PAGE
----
Your brain is in charge of telling the rest of your body what to do. Learn about the parts of your brain including the cerebrum, the cerebellum, the brain stem and the pituitary gland and how they help you live, play and grow.
When you sing ‘Happy Birthday,’ how do you remember the right words? How does your body keep breathing when you’re sound asleep? How do you balance on your bicycle? These jobs are all handled by the control center of your body known as your brain. Your brain is kind of like the boss that tells the rest of your body what to do.
It tells your lungs when to breathe, your muscles how to move and your mouth what to sing when the birthday cake comes out. All human brains weigh the same, about three pounds, and they are made up of the same parts.
If you pat your hands on top of your head, you’re making a drum out of your cerebrum, which is the part of your brain that controls your ability to speak, think and move.
Compared to animals, humans have pretty big cerebrums, which is why you can talk and do math problems and your dog can’t.Your cerebrum is split into two halves, giving it a right side and a left side. If you are good at music or drawing, then we’d say you’re right-brained because it is thought that the right half of the cerebrum controls creativity and artistic abilities. If you are good at math or solving problems, then you would be seen as left-brained because the left side controls more of these logical types of thought. Besides thinking and speaking, your cerebrum also controls your voluntary muscle movements. If you volunteer for something, you do it because you want to.
It is the same for your voluntary muscles because these are the ones that move when you want them to, like when you move your leg muscles to kick a soccer ball.
Hanging down from the cerebrum like a bell is the much smaller cerebellum, which controls coordination and balance. If you are coordinated, it means you can make your muscles work together. So using your body to throw a baseball or sink a free throw requires good coordination. When you learned to ride a bike it took both coordination and balance, so you can thank your cerebellum for that skill.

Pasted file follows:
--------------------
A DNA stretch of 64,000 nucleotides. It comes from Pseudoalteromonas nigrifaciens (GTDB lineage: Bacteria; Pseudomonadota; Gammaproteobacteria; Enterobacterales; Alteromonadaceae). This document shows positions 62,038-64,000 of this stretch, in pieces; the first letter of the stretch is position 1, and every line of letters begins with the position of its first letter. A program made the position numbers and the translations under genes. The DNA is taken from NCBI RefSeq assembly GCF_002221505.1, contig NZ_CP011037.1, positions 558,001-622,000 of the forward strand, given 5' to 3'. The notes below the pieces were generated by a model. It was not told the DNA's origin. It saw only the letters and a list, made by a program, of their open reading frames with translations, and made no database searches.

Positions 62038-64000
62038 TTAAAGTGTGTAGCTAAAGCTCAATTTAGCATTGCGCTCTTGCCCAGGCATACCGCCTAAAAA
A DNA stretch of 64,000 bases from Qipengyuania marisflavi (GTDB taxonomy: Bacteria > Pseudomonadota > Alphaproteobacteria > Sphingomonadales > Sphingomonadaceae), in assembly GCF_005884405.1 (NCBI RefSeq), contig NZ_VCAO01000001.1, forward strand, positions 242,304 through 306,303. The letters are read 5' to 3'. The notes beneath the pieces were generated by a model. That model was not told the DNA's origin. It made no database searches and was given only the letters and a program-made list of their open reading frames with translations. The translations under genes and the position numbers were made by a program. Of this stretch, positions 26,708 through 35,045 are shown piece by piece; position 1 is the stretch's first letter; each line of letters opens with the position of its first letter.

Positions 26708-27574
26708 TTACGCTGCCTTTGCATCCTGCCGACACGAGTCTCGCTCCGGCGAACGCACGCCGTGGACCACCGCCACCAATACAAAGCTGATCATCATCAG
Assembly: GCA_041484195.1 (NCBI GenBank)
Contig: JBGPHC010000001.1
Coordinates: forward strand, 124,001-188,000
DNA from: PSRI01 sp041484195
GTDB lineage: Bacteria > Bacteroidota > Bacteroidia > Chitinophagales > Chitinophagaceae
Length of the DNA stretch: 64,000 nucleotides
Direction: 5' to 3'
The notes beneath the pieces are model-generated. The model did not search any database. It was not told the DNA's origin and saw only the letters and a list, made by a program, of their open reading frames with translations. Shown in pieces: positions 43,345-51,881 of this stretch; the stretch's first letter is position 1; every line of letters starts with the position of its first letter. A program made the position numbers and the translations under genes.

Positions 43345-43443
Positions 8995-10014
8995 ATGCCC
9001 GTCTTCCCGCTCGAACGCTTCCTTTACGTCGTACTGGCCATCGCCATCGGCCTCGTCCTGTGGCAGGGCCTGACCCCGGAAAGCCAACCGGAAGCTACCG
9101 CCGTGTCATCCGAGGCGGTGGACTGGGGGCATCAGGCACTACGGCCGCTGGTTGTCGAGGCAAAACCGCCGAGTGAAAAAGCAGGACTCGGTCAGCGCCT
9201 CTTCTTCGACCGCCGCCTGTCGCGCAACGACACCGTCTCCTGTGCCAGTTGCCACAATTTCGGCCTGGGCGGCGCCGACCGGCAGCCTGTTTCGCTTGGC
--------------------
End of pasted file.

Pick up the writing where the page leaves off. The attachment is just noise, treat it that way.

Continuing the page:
A part of your brain that looks like the stem of a flower is your brain stem. It controls breathing, digestion and your heartbeat.
The brain stem sits below the cerebrum, which makes the cerebrum look like the flower of the brain stem. And, the cerebellum comes off the back of the brain stem almost like a leaf. Your brain stem connects your brain to the rest of your body and allows messages to pass back and forth between these different parts of you.It helps keep you alive by controlling your involuntary muscles. These are the ones that work without you having to think about them.
You have involuntary muscles that help you expand your lungs and pump your heart and there are also involuntary muscles that help move food through your digestive tract. Thanks to your brain stem you can breathe, digest food and keep your heart pumping all while you get a good night’s sleep.
Near the center of your brain there is a small gland that starts with a ‘P’ that is no bigger than the size of a pea. It’s called your pituitary gland, and it produces and releases hormones. Hormones are substances that regulate the functions of your organs and other tissues. It’s hormones from the pituitary gland that help you grow and bring about all of the changes associated with puberty. These hormones carry out many other roles as well, from regulating how much sugar stays in your blood after a meal to determining how much water your body should hold on to.
Being in charge of so many hormones is a big job, so even though your pituitary gland is small, it has earned the nickname the ‘Master Gland.’
.Big or small, each part of your brain plays a role in keeping you alive. The two halves of your cerebrum sit at the top. This part of your brain controls your ability to speak, think and move. You can thank your cerebrum when you are thinking through a math problem, singing a song or using the voluntary muscles in your leg to kick a soccer ball.Your cerebellum hangs down in back of the cerebrum like a bell. It controls coordination and balance.
Without a cerebellum to coordinate your legs and keep you upright, you would have an awfully hard time riding your bike.Like the stem of a flower, your brain stem sits below your cerebrum where it controls your involuntary muscles and therefore, controls breathing, digestion and your heartbeat. Your brain stem connects your brain to the rest of your body and allows messages to pass back and forth.Near the center of your brain is the pea-sized pituitary gland that produces and releases hormones.
Because this is a big job, this little gland has earned the nickname the ‘Master Gland.’
At the end of the video, you should be able to:
- Explain the function of the brain
- List the responsibilities of the cerebrum
- Describe the role of the cerebellum
- Recall how the brain stem is connected to involuntary muscles
- Recognize the function and importance of the pituitary gland